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Why Does Carpal Tunnel Hurt at Night: Understanding the Pain & Finding Relief

why does carpal tunnel hurt at night

Have you ever woken up in the middle of the night with a painful or numb hand? This could be a sign of a hand and wrist illness called carpal tunnel syndrome (CTS). One common symptom of CTS is pain at night. But why does the carpal tunnel hurt at night, and what can you do to feel better?

What is carpal tunnel syndrome?

Carpal tunnel syndrome occurs when the median nerve in your wrist becomes compressed. This nerve regulates the movement and sensation of your thumb and fingers (except the pinky). If you apply pressure to your hand or wrist, you may experience pain, numbness, burning, or weakening.

Carpal tunnel syndrome occurs when the wrist nerve is squeezed. Several things could cause this:

  • Doing the same hand movements repeatedly, like typing or using tools.
  • Keeping your wrist bent for a long time.
  • Health issues like diabetes, arthritis, or thyroid problems.
  • Being pregnant can make your hands swell.
  • Being overweight puts more pressure on your wrist.
  • Genetics, as some people are more likely to get it.
  • Other things, like wrist injuries or certain medications, can also play a role.

Why does the carpal tunnel hurt at night?

Sometimes, when you’re not moving much, like when you’re trying to sleep, you might feel the effects of carpal tunnel syndrome. This happens because the fluid in your arms doesn’t move around as it should without muscle activity. Normally, your muscles help pump blood around your body. But when you’re not moving at night, fluid can build up in your arms, putting more pressure on the carpal tunnel and making your symptoms worse.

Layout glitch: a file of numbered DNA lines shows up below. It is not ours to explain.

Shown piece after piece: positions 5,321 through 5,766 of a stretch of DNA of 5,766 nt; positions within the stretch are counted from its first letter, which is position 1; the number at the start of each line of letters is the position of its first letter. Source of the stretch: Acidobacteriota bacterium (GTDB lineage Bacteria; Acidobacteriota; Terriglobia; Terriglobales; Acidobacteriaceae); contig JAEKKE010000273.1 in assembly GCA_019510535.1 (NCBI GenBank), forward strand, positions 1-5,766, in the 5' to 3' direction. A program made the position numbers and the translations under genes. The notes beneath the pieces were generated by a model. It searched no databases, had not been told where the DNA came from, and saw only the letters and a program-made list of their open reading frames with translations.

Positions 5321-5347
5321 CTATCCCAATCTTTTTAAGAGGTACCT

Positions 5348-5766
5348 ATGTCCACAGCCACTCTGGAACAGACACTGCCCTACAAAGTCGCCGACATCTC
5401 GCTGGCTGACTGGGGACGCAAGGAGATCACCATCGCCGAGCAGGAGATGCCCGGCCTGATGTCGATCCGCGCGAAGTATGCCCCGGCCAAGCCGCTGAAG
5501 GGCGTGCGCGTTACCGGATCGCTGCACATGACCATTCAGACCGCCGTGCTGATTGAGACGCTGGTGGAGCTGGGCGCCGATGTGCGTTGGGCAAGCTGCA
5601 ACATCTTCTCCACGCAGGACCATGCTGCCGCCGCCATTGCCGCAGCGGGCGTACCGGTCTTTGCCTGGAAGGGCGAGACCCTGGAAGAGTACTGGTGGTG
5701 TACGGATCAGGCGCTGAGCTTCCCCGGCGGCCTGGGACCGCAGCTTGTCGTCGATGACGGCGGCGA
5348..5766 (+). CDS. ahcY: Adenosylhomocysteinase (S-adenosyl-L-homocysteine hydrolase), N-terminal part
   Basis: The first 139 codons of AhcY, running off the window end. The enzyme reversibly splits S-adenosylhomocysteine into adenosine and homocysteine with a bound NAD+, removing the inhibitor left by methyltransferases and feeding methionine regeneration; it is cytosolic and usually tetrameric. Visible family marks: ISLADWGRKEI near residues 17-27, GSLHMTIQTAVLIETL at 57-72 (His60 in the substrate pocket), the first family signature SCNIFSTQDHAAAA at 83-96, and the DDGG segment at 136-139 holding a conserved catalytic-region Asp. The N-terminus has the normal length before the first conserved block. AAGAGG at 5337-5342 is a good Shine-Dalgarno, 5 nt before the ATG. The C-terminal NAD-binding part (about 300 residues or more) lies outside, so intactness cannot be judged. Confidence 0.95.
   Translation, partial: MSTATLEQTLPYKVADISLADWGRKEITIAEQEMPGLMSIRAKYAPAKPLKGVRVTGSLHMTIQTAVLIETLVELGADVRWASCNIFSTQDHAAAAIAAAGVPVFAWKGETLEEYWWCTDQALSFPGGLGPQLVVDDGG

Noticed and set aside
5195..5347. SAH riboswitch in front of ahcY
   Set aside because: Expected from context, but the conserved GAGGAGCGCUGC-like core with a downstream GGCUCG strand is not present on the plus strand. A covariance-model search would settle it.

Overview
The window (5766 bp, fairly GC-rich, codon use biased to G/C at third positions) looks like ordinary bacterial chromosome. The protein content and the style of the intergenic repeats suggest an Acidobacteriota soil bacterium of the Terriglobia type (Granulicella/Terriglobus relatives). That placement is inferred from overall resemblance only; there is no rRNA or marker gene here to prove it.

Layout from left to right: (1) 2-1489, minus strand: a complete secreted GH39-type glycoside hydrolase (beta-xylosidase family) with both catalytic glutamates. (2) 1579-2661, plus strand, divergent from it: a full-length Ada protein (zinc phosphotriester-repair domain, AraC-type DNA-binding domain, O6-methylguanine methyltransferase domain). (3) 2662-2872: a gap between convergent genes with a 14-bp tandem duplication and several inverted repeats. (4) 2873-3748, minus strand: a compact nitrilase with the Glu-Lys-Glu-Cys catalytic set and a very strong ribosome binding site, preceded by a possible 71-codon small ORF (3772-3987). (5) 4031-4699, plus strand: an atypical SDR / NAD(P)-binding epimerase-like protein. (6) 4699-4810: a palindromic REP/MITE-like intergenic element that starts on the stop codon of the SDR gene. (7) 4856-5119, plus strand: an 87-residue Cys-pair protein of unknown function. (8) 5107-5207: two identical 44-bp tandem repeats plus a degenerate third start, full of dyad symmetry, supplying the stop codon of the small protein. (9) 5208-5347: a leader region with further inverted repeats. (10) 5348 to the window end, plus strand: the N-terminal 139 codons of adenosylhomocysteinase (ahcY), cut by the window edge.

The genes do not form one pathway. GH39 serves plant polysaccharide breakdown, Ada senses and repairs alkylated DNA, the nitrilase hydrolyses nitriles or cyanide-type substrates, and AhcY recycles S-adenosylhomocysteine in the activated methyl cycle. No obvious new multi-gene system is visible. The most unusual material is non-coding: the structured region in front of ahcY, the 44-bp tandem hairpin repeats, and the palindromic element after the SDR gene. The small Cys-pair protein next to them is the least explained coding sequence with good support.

Several factors can contribute to carpal tunnel syndrome being worse at night:

  • Fluid Accumulation: Fluid can build up in your hands and wrists throughout the day, causing them to swell slightly. This swelling might put pressure on the median nerve, causing carpal tunnel pain at night. To reduce this swelling, try elevating your hands and wrists when resting.
  • Sleep Position: Many people sleep with their wrists bent, especially if they sleep on their side. This bent position can further compress the median nerve, worsening carpal tunnel symptoms at night. Sleep with your arms straight and your wrists in a neutral position to help ease this pain.
  • Decreased Blood Flow: Your body’s circulation slows down when you sleep. This reduced blood flow can lead to fluid buildup and increased pressure in the carpal tunnel, leading to nighttime pain. To improve circulation, try gently moving your wrists and fingers before bed.
  • Repetitive Movements: If your daily activities involve repetitive wrist or hand movements, such as typing or using a mouse, you may be more likely to develop carpal tunnel syndrome. These actions can put stress on the wrist muscles, which can make the median nerve swell and become pinched. To avoid strain, take breaks often and stretch your hands and arms all day.